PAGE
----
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State Regulations

Is Cannabis Legal in California?

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California has legalized cannabis for both medical and recreational use. It was actually the first state to legalize medical cannabis back in 1996.

Cannabis was initially cultivated for rope and fiber in California as early as 1795. In 1810, with the rebellion of Mexico against the Spanish crown, subsidies for growing this hemp were cut which led to it nearly disappearing.

The movement for the legalization in the U.S. of medical cannabis sprang from San Francisco at the start of the 1990s, leading to statewide efforts across the nation. 79% of San Francisco voters passed Proposition P in November 1991 beseeching the legislation to allow medical cannabis by state lawmakers. In August 1992, with prima facia evidence that cannabis can be used to alleviate suffering and pain, a resolution was passed make arrest as well as prosecution of involvement or possession of cannabis a low priority. This resolution led to the open sale of marijuana to AIDS patients as well as others within the city, through the “San Francisco Cannabis Buyers Club” and others.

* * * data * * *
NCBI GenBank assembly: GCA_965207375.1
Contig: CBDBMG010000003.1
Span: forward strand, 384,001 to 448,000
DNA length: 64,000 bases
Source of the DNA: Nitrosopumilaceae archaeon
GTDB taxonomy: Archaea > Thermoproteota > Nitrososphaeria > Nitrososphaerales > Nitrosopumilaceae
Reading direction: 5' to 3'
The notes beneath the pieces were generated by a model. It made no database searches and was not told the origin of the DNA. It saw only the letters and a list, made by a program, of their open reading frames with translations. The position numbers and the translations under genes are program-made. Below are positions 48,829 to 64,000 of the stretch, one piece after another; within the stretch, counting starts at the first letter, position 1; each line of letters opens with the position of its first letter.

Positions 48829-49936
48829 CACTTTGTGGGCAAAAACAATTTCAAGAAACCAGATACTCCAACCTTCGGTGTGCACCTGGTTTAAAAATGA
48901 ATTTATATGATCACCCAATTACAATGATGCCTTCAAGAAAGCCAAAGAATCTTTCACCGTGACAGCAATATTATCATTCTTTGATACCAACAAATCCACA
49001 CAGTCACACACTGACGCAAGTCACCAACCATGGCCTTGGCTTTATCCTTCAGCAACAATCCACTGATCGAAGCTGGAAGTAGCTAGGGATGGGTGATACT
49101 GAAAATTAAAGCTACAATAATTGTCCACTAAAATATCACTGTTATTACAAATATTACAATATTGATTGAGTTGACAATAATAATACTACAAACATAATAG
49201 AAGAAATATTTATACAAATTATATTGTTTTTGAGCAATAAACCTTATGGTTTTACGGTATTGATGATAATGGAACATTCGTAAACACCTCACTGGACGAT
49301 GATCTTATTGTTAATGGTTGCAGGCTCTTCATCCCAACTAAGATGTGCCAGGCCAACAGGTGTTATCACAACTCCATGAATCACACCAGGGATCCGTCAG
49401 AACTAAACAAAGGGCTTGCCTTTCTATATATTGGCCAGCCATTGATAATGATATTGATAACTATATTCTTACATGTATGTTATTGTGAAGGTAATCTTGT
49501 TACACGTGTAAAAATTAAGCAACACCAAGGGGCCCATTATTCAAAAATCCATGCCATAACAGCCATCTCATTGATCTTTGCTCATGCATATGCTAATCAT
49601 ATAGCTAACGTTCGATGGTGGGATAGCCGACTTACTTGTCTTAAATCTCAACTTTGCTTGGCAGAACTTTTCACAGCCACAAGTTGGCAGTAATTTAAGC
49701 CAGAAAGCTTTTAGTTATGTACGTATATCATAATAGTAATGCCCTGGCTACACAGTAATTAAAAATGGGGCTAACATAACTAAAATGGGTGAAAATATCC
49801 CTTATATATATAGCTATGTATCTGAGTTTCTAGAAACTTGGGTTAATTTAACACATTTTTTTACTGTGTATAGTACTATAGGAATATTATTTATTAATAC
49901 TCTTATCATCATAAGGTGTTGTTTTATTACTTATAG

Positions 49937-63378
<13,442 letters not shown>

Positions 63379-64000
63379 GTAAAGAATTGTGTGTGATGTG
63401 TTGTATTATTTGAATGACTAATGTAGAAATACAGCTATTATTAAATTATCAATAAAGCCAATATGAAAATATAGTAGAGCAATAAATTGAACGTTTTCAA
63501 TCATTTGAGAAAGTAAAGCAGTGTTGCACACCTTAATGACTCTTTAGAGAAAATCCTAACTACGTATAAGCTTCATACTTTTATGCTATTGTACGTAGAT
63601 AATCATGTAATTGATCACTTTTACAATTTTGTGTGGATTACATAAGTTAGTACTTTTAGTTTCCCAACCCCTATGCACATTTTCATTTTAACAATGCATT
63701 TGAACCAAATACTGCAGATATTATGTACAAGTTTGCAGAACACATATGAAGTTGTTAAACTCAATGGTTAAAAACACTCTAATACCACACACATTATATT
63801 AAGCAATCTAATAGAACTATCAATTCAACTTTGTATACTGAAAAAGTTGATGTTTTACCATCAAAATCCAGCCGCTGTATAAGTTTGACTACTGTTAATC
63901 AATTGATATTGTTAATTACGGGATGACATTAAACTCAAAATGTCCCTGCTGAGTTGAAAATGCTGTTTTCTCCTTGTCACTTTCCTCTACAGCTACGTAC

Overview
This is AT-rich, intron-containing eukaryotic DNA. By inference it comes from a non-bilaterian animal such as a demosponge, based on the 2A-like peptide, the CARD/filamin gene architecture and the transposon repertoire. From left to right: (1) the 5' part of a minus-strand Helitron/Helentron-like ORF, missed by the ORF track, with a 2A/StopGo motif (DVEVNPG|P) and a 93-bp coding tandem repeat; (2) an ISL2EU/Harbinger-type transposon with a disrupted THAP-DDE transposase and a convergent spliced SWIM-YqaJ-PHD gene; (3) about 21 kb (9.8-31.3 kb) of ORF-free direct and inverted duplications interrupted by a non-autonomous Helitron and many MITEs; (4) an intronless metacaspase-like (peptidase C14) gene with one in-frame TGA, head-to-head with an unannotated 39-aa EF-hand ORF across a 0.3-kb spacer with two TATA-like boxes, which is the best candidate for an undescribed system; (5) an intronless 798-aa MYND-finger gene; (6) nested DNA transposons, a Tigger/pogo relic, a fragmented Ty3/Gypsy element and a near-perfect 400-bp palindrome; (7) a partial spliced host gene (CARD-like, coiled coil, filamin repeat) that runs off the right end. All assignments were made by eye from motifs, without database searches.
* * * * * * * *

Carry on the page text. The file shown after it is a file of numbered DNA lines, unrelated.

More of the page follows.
Dennis Peron the medical cannabis activist that spearheaded Proposition P later proposed the statewide Proposition 215 which was passed in 1996 and became the nation’s first law on Medical Marijuana.

Limits were set by guidelines passed in 2003 on the cultivation and possession of marijuana by both eligible patients as well as their caregivers. The state gives medical marijuana identification cards, though registration is not considered to be mandatory for compliance.

Conditions that are considered to qualify for medical marijuana use in the state of California include:

  • AIDS
  • Anorexia
  • Insomnia
  • Anxiety
  • Arthritis
  • PTSD
  • Cancer
  • Chronic Pain
  • Severe nausea
  • Depression
  • Glaucoma
  • Migraine
  • Persistent muscle spasms
  • Seizures including those prompted by epileptic seizures